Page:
My Mother: Viola Lillian (Root) West
In the family home on Root's Hill (now known as Todd Hill)
in Mt. Carmel, Connecticut, in a bedroom on the second floor.
Mother was born on December 30, 1874. It was so close to
Christmas that her birthday wasn't celebrated much until
we children were grown. Dad always gave her carnations, as
he did on their anniversary.
Mother's life in Mt. Carmel was totally different than Dad's
had been. She grew up an only child. (A sister, Nettie, died
at the age of 12, and a brother Vernon, at the age of 6 mos,
before mother was born.) Mother had everything she wanted.
As a young girl she was very popular, going to all the Grange
dances and having her programs filled by young men. I still
have several of the programs. I've been told that she and
a cousin, Sherwood Doolittle, were in love but because of
their relationship didn't marry. Mother and Sherwood corresponded
all of their lives. And shortly after Mother's death, Sherwood
and his wife visited Dad here in Seattle. Their daughter,
Gladys, and I later became good friends.
My grandparents sent Mother to the Mystic Valley Institute,
a boarding school in Mystic, Connecticut. When we were on
a trip around the States we stopped in Mystic and located
the school building. Now it is a dilapidated old apartment
building. In searching for records in the library in Mystic
we were told about a Mrs. Kimball who was writing a history
of Mystic. When we phoned her we were invited to her home.
She had a number of the graduation programs of the old Institute
and Mother was listed in them as playing a piano solo or
singing. Mrs. Kimball let us take the programs to the library
where we made copies. Thank heavens for copying machines!
When Mother was graduated and returned to Mt. Carmel she
continued with her musical studies with a teacher who was
a Yale music teacher so Mother and her friend were allowed
on the Yale campus to take piano lessons. They were the only
females there at that time, other than those on the faculty.
They had student cards and used them to hear the Metropolitan
Opera Company when they were on tour in New Haven. Of course
they had to stand in line for hours for seats in the upper
balcony. (The Moore Theatre in Seattle had one, high, high
up, and wooden seats with wooden backs, like benches, very
uncomfortable. I know, for Wilbur and I couldn't afford anything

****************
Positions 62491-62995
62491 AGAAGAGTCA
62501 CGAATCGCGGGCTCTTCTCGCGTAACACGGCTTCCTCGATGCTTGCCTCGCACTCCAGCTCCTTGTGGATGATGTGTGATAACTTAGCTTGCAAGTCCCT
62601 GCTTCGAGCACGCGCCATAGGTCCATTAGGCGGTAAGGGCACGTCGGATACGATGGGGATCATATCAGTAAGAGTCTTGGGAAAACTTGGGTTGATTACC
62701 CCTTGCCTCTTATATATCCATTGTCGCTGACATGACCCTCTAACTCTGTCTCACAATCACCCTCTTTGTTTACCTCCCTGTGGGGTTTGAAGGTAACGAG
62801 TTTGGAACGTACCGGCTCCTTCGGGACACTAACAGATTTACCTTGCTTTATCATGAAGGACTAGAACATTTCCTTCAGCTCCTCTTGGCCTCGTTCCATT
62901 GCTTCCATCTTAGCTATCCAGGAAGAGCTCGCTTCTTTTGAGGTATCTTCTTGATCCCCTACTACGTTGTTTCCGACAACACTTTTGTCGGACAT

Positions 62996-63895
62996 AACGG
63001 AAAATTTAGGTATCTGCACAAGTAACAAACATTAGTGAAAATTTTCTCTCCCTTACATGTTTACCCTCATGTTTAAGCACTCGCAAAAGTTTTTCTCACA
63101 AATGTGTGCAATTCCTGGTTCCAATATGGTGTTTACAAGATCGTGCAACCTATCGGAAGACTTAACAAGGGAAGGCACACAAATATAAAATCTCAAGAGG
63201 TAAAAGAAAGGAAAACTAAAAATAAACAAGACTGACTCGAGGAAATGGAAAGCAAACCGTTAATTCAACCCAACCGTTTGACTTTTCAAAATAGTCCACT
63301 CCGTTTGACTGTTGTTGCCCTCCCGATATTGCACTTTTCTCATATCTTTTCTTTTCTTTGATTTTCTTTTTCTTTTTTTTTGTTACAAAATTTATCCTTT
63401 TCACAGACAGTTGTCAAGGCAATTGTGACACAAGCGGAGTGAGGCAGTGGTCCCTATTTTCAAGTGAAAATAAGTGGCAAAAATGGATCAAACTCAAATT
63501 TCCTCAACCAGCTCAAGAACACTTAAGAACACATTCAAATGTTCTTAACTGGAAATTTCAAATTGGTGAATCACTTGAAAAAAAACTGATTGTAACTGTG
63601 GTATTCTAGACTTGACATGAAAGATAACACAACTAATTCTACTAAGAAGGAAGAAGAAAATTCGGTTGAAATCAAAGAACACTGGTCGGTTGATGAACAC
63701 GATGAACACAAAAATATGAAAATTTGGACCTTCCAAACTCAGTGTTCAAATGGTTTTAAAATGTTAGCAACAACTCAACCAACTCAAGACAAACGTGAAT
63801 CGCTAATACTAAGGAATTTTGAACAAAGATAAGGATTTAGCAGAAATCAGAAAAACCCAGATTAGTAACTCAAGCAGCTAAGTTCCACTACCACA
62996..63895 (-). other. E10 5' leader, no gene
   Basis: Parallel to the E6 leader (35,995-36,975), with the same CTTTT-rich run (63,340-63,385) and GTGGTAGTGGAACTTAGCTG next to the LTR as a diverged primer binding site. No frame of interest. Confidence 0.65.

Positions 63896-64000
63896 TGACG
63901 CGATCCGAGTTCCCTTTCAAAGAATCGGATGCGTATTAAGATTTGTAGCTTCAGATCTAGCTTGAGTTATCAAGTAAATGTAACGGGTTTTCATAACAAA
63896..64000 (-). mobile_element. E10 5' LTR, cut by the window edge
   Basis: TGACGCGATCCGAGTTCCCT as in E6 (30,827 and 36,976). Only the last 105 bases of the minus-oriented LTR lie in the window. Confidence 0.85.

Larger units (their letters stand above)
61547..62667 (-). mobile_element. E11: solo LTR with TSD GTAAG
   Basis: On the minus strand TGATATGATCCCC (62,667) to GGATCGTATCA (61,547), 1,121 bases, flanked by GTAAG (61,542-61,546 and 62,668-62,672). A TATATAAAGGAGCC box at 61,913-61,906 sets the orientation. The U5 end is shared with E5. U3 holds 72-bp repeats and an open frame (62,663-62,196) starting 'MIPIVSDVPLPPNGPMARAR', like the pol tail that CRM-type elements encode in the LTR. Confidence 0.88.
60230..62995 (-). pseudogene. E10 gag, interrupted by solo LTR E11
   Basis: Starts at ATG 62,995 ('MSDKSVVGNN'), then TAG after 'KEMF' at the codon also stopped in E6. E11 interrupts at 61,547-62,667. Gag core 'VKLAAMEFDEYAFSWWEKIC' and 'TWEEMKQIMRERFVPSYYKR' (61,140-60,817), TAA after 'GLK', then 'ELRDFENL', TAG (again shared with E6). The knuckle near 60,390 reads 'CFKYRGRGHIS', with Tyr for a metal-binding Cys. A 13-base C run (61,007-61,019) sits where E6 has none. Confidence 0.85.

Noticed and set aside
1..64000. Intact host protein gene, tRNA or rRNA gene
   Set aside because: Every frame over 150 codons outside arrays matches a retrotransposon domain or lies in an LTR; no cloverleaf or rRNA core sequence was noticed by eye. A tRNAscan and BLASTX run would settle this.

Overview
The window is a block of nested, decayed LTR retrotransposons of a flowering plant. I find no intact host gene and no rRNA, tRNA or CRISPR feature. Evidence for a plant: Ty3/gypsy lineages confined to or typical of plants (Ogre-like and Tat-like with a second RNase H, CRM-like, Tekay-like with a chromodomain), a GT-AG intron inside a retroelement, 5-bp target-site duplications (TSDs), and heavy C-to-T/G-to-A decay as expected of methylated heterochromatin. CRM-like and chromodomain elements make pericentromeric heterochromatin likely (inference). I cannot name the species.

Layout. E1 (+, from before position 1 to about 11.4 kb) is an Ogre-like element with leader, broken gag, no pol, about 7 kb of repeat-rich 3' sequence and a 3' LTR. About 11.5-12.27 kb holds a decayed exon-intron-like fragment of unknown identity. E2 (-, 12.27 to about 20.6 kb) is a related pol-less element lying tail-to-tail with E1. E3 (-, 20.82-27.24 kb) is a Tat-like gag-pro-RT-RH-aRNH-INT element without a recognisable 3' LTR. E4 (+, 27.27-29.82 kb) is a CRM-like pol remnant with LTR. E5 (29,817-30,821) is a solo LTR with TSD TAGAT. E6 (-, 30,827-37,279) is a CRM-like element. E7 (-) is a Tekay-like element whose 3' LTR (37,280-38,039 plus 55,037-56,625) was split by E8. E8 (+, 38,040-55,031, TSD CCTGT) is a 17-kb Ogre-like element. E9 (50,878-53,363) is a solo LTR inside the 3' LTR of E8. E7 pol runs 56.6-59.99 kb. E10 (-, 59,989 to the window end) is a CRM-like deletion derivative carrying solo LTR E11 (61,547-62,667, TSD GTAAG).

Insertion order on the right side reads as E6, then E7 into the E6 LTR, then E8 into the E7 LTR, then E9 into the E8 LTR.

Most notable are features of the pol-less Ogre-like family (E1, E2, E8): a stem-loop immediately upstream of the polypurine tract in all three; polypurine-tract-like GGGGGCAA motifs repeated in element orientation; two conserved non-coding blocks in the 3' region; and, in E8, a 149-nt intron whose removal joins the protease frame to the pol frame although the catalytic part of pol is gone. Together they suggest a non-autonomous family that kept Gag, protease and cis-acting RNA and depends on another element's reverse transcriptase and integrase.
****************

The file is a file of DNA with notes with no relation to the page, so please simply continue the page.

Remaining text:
else at one time.)
I don't know whether Mother had asthma as a girl but I doubt
it. Asthma was the reason she was advised to move to a different
climate. This was after I was born.
Perhaps her health deteriorated
after a miscarriage. Her experience in the hospital made
her decide never to go to a hospital again. Years later,
even after being told that hospitals had changed, she refused
While Mother was still recuperating Dad made arrangements
to sell the home and auction most of the belongings. A number
of items were sold that Mother and Grandmother didn't want
to part with. Dad, Mother and I left for Defiance, Ohio,
where Grandmother's sister, Orpha Bower, lived. Still Mother
asthma attacks there, so on to Montana we went. In spite
of the asthma we lived in Missoula from 1910 to 1924.
Since a friend of mine died of an asthma attack I've often
wondered what kept
Mother alive. We always said a big wind
could blow her away for she never weighed much over 100 pounds.
Many, many nights she was unable to lie down and sat at the
dining room table with her head propped in her hands, trying
to get a little sleep. Added to her misery she had a severe
case of eczema. Over the years doctors had tried all sorts
of solutions, unusual diets and all sorts of medicines. Nothing
As I look back I wonder if the asthma wasn't caused from
worry and anxiety. Dad was out of work so much (he was a
carpenter and in Montana during the winter there was not
much building) and the bills piled up. One reason I think
this is that at one time I was extremely worried about our
son, Roger. Every morning I could hardly breathe. It was
a dreadful feeling. All the way to Lincoln I wheezed and
wheezed. The minute I walked into the back door and began